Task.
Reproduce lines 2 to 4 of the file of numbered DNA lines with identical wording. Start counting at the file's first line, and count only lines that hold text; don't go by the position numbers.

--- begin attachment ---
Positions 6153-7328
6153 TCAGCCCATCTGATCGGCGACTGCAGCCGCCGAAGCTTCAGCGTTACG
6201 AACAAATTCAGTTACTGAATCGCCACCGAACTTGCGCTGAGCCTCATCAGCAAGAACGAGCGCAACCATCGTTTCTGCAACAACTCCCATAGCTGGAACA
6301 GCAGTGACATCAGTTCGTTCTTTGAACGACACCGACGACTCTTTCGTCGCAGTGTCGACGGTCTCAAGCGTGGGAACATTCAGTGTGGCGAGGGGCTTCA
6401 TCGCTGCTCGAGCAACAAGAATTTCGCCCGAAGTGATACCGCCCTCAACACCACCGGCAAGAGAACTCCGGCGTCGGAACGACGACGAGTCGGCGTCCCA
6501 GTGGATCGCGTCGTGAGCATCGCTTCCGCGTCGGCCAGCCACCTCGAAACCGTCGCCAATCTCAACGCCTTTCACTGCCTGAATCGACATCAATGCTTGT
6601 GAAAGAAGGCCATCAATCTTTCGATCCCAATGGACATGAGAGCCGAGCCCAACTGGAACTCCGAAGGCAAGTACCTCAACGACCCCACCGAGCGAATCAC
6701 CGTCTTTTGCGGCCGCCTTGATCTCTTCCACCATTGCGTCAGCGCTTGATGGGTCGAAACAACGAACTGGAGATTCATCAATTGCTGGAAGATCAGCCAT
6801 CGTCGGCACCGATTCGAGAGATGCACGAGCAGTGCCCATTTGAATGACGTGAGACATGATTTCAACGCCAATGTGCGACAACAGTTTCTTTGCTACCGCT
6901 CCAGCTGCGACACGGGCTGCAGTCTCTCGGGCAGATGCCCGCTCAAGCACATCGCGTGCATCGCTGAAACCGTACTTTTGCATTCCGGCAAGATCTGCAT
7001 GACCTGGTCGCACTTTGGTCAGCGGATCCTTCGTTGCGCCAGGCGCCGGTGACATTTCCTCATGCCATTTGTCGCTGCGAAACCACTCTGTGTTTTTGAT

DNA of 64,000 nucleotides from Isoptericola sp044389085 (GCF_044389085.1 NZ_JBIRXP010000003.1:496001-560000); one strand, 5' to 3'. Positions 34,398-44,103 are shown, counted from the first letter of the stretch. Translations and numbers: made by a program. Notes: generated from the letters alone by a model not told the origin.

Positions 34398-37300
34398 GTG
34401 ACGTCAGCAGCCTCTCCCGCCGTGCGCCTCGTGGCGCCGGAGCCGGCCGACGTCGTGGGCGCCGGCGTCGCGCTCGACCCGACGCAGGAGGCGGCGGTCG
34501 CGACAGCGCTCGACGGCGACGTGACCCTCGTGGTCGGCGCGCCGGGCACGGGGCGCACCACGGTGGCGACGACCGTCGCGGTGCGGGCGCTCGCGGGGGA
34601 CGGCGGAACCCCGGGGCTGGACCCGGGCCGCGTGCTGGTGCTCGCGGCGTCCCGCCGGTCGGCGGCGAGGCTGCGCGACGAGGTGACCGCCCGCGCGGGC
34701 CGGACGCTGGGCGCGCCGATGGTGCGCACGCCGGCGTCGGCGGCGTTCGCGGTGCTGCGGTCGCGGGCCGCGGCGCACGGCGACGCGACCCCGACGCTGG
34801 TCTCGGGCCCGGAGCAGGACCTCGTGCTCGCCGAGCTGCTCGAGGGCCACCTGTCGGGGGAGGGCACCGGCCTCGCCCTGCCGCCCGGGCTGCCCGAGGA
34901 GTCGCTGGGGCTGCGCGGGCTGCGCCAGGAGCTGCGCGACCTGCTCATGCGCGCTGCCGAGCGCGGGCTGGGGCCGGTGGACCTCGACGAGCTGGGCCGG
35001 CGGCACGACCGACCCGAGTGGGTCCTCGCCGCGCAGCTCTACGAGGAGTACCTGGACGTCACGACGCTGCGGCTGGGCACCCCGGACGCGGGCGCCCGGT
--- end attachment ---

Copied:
6153 TCAGCCCATCTGATCGGCGACTGCAGCCGCCGAAGCTTCAGCGTTACG
6201 AACAAATTCAGTTACTGAATCGCCACCGAACTTGCGCTGAGCCTCATCAGCAAGAACGAGCGCAACCATCGTTTCTGCAACAACTCCCATAGCTGGAACA
6301 GCAGTGACATCAGTTCGTTCTTTGAACGACACCGACGACTCTTTCGTCGCAGTGTCGACGGTCTCAAGCGTGGGAACATTCAGTGTGGCGAGGGGCTTCA